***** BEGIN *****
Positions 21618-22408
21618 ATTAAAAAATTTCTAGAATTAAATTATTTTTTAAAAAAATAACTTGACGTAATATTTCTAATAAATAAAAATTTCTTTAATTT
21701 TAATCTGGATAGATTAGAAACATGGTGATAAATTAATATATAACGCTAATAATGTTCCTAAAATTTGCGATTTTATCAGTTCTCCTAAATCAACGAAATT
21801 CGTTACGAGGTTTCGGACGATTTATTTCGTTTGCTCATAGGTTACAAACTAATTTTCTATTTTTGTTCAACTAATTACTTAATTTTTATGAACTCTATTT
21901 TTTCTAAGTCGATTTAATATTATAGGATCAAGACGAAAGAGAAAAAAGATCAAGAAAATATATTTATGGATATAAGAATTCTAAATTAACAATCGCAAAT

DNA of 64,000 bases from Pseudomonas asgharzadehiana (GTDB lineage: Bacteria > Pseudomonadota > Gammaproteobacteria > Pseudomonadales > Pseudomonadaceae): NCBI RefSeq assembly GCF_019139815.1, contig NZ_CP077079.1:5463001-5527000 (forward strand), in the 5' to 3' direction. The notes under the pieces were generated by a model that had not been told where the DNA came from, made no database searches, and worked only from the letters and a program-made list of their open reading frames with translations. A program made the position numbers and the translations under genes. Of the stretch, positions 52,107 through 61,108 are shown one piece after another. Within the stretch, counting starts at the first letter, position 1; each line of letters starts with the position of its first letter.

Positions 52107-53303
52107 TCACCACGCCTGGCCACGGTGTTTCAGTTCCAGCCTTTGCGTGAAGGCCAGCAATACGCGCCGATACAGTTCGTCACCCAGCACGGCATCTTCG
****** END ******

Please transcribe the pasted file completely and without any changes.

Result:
Positions 21618-22408
21618 ATTAAAAAATTTCTAGAATTAAATTATTTTTTAAAAAAATAACTTGACGTAATATTTCTAATAAATAAAAATTTCTTTAATTT
21701 TAATCTGGATAGATTAGAAACATGGTGATAAATTAATATATAACGCTAATAATGTTCCTAAAATTTGCGATTTTATCAGTTCTCCTAAATCAACGAAATT
21801 CGTTACGAGGTTTCGGACGATTTATTTCGTTTGCTCATAGGTTACAAACTAATTTTCTATTTTTGTTCAACTAATTACTTAATTTTTATGAACTCTATTT
21901 TTTCTAAGTCGATTTAATATTATAGGATCAAGACGAAAGAGAAAAAAGATCAAGAAAATATATTTATGGATATAAGAATTCTAAATTAACAATCGCAAAT

DNA of 64,000 bases from Pseudomonas asgharzadehiana (GTDB lineage: Bacteria > Pseudomonadota > Gammaproteobacteria > Pseudomonadales > Pseudomonadaceae): NCBI RefSeq assembly GCF_019139815.1, contig NZ_CP077079.1:5463001-5527000 (forward strand), in the 5' to 3' direction. The notes under the pieces were generated by a model that had not been told where the DNA came from, made no database searches, and worked only from the letters and a program-made list of their open reading frames with translations. A program made the position numbers and the translations under genes. Of the stretch, positions 52,107 through 61,108 are shown one piece after another. Within the stretch, counting starts at the first letter, position 1; each line of letters starts with the position of its first letter.

Positions 52107-53303
52107 TCACCACGCCTGGCCACGGTGTTTCAGTTCCAGCCTTTGCGTGAAGGCCAGCAATACGCGCCGATACAGTTCGTCACCCAGCACGGCATCTTCG